Just got a telescope for Xmas!!

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Just got a telescope for Xmas!!

Postby smalls898 » Fri Dec 28, 2018 2:55 am

Help!!! I just got an Orion SpaceProbe 2 76mm. It took me 2 hours to align the scope and it was perfectly aligned. I finally found the “star” which I believe to be a satellite in my eyepiece and it was just a clarified version of the naked eye??? I set up everything for this scope exactly to directions??? It was a kit and came with a 25mm, a 10mm and then the Barstow lens, I put them all in and the object never changed??? Help!!!
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Re: Just got a telescope for Xmas!!

Postby Graeme1858 » Fri Dec 28, 2018 8:55 am

They take a bit of getting used to! Try using it during the day so you're not struggling with it in the dark. Don't point it at the sun, you'll go blind. What is your best direction for looking without trees and houses in the way in your back garden after dark?
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Re: Just got a telescope for Xmas!!

Postby Gfamily2 » Fri Dec 28, 2018 11:04 am

Graeme1858 wrote:They take a bit of getting used to! Try using it during the day so you're not struggling with it in the dark. Don't point it at the sun, you'll go blind. What is your best direction for looking without trees and houses in the way in your back garden after dark?

Individual stars are so small that they don't look any different through a telescope; but there are many other targets you can look at, which will be much more satisfying.
Star Clusters - such as the Pleiades (7 Sisters) or the Hyades in Taurus, or the Double cluster in Perseus.
Nebulas such as the Orion Nebula are worth looking at.

A good book to start with, is Turn Left at Orion which has a good selection of targets to try for with the Naked Eye, Binoculars and a small Telescope.

You can use a Planisphere or a cheap telephone app such as Stellarium or Sky Safari (or Google Sky as a free alternative) to help you know where to look for them.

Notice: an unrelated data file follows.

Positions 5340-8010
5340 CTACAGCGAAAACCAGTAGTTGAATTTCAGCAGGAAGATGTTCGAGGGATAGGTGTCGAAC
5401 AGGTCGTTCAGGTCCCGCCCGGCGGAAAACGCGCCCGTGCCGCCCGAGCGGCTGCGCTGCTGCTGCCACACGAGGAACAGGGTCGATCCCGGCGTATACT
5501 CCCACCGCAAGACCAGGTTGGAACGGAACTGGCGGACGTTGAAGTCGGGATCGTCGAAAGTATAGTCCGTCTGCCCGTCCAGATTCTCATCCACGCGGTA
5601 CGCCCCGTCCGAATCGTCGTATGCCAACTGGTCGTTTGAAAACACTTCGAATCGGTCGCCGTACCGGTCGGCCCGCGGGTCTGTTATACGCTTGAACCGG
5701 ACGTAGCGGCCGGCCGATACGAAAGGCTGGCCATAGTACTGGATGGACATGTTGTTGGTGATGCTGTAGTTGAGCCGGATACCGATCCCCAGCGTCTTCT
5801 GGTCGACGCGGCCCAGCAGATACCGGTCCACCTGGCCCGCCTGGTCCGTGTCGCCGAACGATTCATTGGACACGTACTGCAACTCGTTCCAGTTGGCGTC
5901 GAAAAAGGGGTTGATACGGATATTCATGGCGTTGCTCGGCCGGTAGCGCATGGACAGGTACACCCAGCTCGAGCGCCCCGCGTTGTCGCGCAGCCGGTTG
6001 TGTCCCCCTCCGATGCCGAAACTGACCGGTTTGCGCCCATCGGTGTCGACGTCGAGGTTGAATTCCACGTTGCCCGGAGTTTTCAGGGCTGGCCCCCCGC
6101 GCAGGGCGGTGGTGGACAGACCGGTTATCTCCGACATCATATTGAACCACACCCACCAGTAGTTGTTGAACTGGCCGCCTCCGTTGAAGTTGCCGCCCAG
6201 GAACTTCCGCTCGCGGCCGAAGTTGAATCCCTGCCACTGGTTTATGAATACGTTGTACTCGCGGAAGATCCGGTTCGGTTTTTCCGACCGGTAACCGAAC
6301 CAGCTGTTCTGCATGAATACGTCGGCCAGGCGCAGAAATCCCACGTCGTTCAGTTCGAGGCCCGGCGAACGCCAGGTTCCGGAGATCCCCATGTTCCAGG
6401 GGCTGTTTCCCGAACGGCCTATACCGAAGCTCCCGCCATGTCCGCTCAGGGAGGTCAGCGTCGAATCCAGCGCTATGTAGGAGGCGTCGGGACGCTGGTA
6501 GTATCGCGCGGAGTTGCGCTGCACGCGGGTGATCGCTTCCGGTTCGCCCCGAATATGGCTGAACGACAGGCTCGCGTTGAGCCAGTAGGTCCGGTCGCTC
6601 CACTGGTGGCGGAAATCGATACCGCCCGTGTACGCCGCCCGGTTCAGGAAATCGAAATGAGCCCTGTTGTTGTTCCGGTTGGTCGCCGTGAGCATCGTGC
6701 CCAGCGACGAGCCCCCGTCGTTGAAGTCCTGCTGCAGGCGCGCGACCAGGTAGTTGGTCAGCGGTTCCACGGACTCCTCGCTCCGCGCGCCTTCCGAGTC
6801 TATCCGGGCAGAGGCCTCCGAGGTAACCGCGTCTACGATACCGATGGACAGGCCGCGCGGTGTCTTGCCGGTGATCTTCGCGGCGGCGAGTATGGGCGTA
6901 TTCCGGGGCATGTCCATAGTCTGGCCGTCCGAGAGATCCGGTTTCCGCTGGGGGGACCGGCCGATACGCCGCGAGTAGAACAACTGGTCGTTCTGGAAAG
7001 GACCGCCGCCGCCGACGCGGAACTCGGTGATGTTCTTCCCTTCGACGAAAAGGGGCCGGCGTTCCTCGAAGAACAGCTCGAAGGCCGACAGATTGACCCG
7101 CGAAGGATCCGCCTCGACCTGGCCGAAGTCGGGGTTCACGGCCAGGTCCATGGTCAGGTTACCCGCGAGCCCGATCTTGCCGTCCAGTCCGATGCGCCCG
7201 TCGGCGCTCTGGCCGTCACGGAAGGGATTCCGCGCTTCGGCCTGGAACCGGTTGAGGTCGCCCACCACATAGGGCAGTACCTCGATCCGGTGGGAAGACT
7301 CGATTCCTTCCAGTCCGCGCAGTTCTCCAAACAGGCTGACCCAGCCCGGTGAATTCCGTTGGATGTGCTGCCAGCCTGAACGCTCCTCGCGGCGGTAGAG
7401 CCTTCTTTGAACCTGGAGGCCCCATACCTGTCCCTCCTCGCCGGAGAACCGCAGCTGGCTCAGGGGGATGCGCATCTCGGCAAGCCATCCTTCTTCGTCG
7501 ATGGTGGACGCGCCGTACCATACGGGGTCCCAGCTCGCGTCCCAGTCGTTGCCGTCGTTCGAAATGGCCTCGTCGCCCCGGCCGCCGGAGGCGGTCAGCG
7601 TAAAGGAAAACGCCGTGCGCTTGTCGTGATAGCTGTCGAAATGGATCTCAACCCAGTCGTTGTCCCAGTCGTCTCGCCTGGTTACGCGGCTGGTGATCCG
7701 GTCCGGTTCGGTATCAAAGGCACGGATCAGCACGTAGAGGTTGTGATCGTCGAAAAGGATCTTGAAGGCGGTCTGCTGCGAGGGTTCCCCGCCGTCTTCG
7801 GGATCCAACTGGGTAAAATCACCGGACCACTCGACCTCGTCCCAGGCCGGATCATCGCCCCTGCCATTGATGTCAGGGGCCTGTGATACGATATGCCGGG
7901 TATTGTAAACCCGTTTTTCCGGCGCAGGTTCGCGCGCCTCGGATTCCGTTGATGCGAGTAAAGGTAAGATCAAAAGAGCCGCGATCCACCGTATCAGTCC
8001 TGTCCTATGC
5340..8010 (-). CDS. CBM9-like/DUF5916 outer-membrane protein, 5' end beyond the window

You might also find it worth checking out if there are any local astronomy societies, as they can help you locate local places with particularly dark skies etc, which can really help.
Scopes: Meade 8" SCT, Skywatcher 127mm Mak, Raffle winner of SW ST80
For imaging: Pentax K5, Asda webcam, Star Adventurer (new toy)
For companionship: Mid Cheshire Astronomical Group.
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Re: Just got a telescope for Xmas!!

Postby Aratus » Fri Dec 28, 2018 11:08 am

smalls898 wrote:Help!!! I just got an Orion SpaceProbe 2 76mm. It took me 2 hours to align the scope and it was perfectly aligned. I finally found the “star” which I believe to be a satellite in my eyepiece and it was just a clarified version of the naked eye??? I set up everything for this scope exactly to directions??? It was a kit and came with a 25mm, a 10mm and then the Barstow lens, I put them all in and the object never changed??? Help!!!


I'm not familiar with this telescope so I had to look it up. It is a 3" Newtonian reflector with an alt/azimuth mount.

Firstly an alt/azimuth mount doesn't need aligning. You point it at the object and view. It is the simplist of mounts. The down side is that the rotation of the earth will take the object out of view in a minute or two. To get around that you just move the mount slightly every so often to keep the object in view.

There are a great number of stars, and the vast majority of them are stars. (A satellite will give itself away by moving.) Stars are so far away that even the largest telescope with only reveal a point of light. It will be brighter, that's all. You may detect some colour with a telescope. You may find that what appears to be a single star with your eye does in fact consist of several stars. Otherwise there will be no change. What you have reported is exactly what you would expect to see.

What you need to do is to learn your way around the sky and discover where various objects are. (The moon is a good one to start with! :) ) The 'Sky at Night' magazine gives plenty of direction as to objects that can be seen. Simply pointing the telescope at star after star randomly will disappoint. You could get a good book on the subject, or an electronic equivalent.
I use an 11" reflector (Celestron CPC 1100) and a 3" refractor, (Sky-Watcher ST80) mounted on an equatorial wedge, housed in a 2.2m Pulsar observatory. I use a ZWO ASI 120MM, ZWO ASI1600MC and Canon 1300D for imaging.
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